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Information Collected and Stored Automatically
When you browse or download information during a visit to the USPSTF Web site, certain information about you can be collected and temporarily stored. This information is the following standard data collected by all Web server software:
- The Internet Protocol (IP) address and domain name used for the user's connection (but not the user's personal E-mail address).
- The type of browser and operating system used to access the site.
- The date and time the user visited the site.
- The Web pages or services the user accessed at this site.
- The Web site the user visited prior to coming to this Web site. (Note: this information is included so that summary analysis can be done on how visitors get to this site—i.e., from a search engine, from a link on another site, etc.)
We do not track individual user navigation choices. We do, however, summarize the information listed above to determine:
- Types of browsers being used to access this site to ensure the site pages are developed for compatibility (item 2 above).
- How often our pages are being visited (item 4 above).
- The traffic from organization names such as search engines that direct people to the site (item 5 above).
Collection and Use of Personal Information
We do not collect personal information on this site for any purpose other than to respond to the user (for example, to respond to your feedback or questions).
If you choose to provide us with additional information about yourself through an E-mail message, form, survey, etc., we use that information only to respond to your message or to fulfill the stated purpose of the communication. The information provided is handled on a confidential basis.
Electronically submitted information is maintained and destroyed according to the principles of the Federal Records Act* and regulations and guidance from the National Archives and Records Administration and in some cases may be subject to the Privacy Act.* If information that you submit is to be used in a Privacy Act system of records, there will be a Privacy Act Notice provided. However, E-mail is not necessarily secure against interception. If your message is sensitive, you may prefer to send it by postal mail instead.
When you visit certain Web Sites, your Web servers generate pieces of information known as cookies. Some cookies collect personal information to recognize your computer in the future; this is not the case at the USPSTF Web Site, which uses only non-persistent cookies or "per-session cookies." These cookies do not collect personal information on users and they are erased as soon as you leave our site. Per-session cookies serve technical purposes, like providing seamless navigation through the USPSTF Web Site. These cookies do not permanently record data and they are not stored on your computer's hard drive. Our site's cookies are stored in memory and are only available during an active browser session. Once you close your browser, the cookie disappears.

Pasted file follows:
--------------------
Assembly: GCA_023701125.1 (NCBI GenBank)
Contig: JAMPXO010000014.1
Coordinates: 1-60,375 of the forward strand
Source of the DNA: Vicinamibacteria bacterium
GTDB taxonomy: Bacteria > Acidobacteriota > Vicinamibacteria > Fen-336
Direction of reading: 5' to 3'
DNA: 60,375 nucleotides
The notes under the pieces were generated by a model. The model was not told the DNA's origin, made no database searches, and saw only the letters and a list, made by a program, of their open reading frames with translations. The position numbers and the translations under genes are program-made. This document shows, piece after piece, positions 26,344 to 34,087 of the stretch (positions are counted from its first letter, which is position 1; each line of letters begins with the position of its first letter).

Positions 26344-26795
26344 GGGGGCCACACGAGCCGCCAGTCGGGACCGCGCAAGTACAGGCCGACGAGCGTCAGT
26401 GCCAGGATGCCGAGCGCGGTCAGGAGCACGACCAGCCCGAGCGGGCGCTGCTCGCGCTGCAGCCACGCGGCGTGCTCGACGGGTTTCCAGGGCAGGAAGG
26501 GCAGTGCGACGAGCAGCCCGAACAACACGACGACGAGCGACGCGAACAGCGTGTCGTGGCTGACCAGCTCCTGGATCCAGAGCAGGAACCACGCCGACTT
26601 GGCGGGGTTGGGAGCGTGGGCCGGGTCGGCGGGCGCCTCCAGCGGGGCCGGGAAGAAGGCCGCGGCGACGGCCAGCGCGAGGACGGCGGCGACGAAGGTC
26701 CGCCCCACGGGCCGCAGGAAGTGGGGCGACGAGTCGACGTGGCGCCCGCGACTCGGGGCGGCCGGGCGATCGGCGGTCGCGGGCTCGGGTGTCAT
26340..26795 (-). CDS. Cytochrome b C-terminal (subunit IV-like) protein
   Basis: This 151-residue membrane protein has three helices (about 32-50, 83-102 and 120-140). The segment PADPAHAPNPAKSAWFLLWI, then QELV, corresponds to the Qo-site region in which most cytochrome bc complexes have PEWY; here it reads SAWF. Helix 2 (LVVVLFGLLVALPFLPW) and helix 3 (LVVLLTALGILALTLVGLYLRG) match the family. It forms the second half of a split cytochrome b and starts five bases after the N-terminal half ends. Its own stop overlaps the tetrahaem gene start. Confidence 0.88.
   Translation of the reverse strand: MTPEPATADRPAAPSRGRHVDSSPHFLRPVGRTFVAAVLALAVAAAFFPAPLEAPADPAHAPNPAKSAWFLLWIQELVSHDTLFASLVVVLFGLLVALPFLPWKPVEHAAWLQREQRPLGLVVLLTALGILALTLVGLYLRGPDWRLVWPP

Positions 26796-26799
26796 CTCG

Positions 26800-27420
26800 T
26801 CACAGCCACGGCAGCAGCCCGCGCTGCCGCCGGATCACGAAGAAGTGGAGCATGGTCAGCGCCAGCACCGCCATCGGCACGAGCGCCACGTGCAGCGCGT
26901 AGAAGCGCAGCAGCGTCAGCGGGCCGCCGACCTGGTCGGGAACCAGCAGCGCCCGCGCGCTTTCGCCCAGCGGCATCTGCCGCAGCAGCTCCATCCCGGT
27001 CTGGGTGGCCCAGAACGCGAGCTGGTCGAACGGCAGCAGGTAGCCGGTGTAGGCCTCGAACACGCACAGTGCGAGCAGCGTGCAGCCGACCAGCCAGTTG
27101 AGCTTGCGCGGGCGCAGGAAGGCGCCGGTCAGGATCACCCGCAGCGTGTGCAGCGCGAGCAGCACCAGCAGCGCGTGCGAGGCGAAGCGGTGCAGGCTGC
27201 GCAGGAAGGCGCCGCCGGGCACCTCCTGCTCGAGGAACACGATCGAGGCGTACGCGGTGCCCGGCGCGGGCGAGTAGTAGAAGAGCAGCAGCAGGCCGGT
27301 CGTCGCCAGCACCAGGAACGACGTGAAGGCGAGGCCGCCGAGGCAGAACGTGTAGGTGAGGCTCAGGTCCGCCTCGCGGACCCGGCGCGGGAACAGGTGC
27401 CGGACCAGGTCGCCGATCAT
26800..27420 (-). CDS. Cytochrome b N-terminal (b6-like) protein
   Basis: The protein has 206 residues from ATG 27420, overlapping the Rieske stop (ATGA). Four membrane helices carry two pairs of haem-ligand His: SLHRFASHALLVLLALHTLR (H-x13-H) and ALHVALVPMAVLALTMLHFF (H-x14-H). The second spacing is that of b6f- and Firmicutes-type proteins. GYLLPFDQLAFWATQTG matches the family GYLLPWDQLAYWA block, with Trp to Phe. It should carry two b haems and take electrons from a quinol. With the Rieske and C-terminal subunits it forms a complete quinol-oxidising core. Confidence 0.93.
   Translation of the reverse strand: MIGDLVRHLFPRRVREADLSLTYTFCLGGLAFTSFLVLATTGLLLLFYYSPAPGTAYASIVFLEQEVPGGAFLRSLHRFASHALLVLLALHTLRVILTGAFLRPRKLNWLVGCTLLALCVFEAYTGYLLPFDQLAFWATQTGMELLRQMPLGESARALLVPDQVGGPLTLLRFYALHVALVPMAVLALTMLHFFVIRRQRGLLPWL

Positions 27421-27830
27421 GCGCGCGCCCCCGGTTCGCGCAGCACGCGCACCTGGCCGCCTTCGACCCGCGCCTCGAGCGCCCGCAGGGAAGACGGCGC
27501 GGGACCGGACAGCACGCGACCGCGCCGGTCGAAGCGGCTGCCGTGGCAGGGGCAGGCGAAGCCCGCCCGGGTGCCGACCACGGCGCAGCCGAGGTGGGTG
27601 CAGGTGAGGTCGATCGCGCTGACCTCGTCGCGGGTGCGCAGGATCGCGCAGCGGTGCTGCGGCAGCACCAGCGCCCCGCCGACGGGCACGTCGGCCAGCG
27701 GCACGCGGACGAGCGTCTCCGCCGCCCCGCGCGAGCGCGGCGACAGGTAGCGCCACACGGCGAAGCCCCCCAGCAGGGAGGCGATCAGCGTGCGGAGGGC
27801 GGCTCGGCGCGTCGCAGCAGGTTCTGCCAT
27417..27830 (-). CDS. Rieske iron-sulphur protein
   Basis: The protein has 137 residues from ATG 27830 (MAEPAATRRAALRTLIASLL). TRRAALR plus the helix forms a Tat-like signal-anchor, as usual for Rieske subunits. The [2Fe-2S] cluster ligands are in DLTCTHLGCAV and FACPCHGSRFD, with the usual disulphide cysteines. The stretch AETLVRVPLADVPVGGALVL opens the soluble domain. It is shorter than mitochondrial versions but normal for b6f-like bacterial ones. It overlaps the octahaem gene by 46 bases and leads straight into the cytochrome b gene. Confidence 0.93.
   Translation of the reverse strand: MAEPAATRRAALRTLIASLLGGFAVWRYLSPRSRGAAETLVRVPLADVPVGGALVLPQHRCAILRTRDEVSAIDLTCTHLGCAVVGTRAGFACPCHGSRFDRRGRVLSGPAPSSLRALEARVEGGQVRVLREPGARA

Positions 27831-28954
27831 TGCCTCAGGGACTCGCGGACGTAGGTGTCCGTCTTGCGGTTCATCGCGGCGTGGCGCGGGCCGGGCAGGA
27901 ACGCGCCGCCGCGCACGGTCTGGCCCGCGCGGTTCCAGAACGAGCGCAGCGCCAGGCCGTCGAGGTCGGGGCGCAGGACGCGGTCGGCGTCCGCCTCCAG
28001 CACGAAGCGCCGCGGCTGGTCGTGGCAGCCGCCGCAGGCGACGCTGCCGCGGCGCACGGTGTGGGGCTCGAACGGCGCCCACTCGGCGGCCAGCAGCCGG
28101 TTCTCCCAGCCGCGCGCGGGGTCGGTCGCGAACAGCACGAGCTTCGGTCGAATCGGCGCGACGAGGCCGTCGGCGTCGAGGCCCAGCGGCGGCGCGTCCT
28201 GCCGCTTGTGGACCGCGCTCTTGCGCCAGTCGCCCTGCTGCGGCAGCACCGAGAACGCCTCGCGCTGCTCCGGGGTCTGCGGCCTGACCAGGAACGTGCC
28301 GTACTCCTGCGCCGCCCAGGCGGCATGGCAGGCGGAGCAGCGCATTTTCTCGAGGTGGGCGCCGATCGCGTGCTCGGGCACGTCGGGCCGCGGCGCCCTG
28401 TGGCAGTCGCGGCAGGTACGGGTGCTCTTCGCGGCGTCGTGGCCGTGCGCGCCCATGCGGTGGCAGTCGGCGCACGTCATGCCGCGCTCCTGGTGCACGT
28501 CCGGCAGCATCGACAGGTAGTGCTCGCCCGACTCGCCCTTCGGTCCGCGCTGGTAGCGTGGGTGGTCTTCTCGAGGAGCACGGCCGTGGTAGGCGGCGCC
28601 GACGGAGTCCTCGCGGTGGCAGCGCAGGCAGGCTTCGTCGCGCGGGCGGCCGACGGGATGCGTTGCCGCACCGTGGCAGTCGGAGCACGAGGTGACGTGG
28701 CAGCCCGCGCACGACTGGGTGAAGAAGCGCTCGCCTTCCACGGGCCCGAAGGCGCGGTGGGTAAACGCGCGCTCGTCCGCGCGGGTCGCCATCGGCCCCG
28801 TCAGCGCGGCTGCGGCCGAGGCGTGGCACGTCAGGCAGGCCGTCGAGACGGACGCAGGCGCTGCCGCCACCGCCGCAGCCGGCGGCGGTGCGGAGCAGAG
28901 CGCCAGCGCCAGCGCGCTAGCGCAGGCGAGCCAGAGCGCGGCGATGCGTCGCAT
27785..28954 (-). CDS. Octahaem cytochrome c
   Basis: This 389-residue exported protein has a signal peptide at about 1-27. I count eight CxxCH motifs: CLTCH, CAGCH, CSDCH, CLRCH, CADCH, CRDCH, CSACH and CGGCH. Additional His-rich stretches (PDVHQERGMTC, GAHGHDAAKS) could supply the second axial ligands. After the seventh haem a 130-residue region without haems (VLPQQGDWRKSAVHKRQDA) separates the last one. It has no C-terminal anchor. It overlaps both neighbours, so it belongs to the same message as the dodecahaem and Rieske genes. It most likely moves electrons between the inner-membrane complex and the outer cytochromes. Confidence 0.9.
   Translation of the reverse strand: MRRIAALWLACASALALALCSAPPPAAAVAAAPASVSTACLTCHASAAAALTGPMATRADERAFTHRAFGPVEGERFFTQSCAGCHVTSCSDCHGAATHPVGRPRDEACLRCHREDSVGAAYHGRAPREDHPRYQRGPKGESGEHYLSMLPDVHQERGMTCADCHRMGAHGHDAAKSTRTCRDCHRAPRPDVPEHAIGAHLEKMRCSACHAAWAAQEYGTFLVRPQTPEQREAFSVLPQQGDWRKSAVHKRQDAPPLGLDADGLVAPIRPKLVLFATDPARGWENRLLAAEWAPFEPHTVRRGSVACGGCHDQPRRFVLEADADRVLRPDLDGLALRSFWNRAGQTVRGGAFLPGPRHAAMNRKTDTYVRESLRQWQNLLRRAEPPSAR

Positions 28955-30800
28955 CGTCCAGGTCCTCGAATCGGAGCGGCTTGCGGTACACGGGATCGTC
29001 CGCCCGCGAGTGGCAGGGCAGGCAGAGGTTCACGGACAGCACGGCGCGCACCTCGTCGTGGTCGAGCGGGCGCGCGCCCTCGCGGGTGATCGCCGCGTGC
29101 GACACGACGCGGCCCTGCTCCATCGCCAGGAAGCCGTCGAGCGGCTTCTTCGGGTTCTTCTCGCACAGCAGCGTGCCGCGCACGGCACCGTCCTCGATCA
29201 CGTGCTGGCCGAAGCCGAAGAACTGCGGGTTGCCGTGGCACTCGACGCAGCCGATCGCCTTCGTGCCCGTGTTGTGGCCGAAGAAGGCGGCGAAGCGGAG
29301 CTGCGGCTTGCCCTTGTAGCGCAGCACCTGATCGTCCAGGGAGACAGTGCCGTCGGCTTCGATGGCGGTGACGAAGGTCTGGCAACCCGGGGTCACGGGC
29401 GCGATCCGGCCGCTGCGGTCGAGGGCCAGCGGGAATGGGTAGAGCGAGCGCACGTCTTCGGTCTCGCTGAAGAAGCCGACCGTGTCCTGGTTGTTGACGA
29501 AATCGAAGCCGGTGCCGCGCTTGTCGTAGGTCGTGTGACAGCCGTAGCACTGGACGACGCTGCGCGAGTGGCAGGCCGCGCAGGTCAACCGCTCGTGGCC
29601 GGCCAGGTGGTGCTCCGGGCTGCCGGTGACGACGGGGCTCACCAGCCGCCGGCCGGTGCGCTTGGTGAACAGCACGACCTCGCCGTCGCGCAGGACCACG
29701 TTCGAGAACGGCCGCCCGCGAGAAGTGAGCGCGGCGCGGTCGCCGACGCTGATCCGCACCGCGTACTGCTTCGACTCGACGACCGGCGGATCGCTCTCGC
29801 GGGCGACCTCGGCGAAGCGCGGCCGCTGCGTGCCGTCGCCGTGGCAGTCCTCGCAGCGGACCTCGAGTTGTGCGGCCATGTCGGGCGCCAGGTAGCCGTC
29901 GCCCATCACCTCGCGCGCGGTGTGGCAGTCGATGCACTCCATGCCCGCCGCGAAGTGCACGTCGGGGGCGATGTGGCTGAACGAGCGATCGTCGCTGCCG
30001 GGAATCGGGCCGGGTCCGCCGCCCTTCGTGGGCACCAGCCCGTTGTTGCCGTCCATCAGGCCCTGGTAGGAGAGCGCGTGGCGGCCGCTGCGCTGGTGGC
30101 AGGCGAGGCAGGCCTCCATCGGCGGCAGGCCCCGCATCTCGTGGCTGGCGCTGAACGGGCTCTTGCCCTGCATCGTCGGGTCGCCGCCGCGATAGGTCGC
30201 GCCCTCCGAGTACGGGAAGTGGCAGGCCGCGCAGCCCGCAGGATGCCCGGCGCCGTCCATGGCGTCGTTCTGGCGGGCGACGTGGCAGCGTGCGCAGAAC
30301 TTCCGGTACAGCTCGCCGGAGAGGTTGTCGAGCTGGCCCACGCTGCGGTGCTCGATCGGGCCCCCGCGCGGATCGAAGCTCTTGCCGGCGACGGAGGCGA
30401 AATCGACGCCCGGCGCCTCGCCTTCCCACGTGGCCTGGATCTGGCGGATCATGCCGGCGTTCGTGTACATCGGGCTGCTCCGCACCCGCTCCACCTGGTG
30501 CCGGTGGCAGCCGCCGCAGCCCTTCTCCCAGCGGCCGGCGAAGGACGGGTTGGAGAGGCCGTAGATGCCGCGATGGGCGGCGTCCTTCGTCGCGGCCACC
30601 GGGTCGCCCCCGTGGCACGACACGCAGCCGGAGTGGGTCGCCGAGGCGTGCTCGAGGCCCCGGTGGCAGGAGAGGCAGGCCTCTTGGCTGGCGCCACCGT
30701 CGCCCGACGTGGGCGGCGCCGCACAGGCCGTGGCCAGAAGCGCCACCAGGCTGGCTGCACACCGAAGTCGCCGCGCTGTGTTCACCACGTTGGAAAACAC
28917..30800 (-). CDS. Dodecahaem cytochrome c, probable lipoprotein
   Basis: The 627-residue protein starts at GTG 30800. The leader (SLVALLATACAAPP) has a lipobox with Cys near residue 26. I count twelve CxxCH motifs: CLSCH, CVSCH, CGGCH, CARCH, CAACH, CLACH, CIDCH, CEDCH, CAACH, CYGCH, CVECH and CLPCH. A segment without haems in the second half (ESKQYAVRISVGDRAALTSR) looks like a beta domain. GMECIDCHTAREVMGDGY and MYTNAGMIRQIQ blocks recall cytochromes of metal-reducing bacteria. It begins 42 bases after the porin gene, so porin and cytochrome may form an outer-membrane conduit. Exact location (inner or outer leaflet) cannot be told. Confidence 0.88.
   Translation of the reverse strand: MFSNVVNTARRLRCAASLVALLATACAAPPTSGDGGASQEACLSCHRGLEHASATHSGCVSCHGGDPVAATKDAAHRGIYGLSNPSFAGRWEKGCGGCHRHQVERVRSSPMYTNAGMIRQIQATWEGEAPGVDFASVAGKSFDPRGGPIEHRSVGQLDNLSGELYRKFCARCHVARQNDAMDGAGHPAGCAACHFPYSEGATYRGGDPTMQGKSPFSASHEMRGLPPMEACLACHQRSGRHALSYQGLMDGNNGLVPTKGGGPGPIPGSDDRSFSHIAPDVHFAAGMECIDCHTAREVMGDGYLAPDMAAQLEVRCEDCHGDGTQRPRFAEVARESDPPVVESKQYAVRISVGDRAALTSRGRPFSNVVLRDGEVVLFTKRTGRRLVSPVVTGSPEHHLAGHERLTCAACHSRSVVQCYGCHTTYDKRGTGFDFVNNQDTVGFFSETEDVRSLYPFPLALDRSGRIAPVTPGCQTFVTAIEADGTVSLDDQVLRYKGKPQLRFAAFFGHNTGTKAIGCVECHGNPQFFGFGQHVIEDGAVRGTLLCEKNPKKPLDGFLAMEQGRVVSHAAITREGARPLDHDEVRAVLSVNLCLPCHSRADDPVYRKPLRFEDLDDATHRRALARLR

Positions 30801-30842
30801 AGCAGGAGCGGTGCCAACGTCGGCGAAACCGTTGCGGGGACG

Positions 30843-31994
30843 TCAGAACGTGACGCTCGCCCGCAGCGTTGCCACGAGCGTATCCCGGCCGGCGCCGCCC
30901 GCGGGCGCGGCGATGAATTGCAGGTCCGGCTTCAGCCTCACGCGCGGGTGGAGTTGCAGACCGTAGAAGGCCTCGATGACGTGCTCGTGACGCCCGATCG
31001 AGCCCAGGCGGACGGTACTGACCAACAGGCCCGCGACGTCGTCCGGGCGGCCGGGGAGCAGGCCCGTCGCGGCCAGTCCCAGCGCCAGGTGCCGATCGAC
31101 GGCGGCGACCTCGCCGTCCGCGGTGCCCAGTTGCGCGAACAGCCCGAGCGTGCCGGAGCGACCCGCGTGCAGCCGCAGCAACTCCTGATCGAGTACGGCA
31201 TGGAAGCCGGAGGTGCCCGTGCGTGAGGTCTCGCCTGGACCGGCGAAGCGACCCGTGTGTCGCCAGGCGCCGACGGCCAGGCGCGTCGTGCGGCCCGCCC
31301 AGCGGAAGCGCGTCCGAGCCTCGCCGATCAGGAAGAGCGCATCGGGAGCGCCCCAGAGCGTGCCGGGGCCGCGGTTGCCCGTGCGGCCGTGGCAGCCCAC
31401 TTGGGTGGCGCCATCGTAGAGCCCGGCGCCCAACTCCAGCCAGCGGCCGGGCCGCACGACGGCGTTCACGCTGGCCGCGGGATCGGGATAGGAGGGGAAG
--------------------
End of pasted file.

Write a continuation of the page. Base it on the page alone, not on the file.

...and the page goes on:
For site security purposes and to ensure that this service remains available to all users, this site may monitor network traffic to identify unauthorized attempts to upload or change information, or otherwise cause damage. If security monitoring reveals evidence of possible abuse or criminal activity, system personnel may provide the results of such monitoring to appropriate officials. Except for authorized law enforcement investigations, no attempts are made to identify individual users or their usage habits.
Unauthorized attempts to upload information or change information on this service are strictly prohibited and may be punishable under the State law and Federal statutes, including the Computer Fraud and Abuse Act of 1986 and the National Information Infrastructure Protection Act of 1996.
The USPSTF Web site contains several layers of security. Any data that comes to your computer or leaves your computer through the USPSTF Web site is protected by Secure Sockets Layer (SSL) using Advanced Encryption Standard (AES). Encryption is the process of scrambling the contents of a file so that the file is completely unreadable. This double encryption follows the data from your computer to the application server to the database where it is stored in its protected state. The data remains on the USPSTF database until it is accessed by its intended recipient, at which time it is automatically decrypted or unscrambled.
Links to Other Web Sites
* Because the Agency for Healthcare Research and Quality is mandated by the U.S. Congress to provide administrative, research, technical, and dissemination support to the USPSTF, the information provided by and submitted to the USPSTF is subject to Federal regulations regarding privacy, accessibility, retention, and dissemination.
Current as of July 2010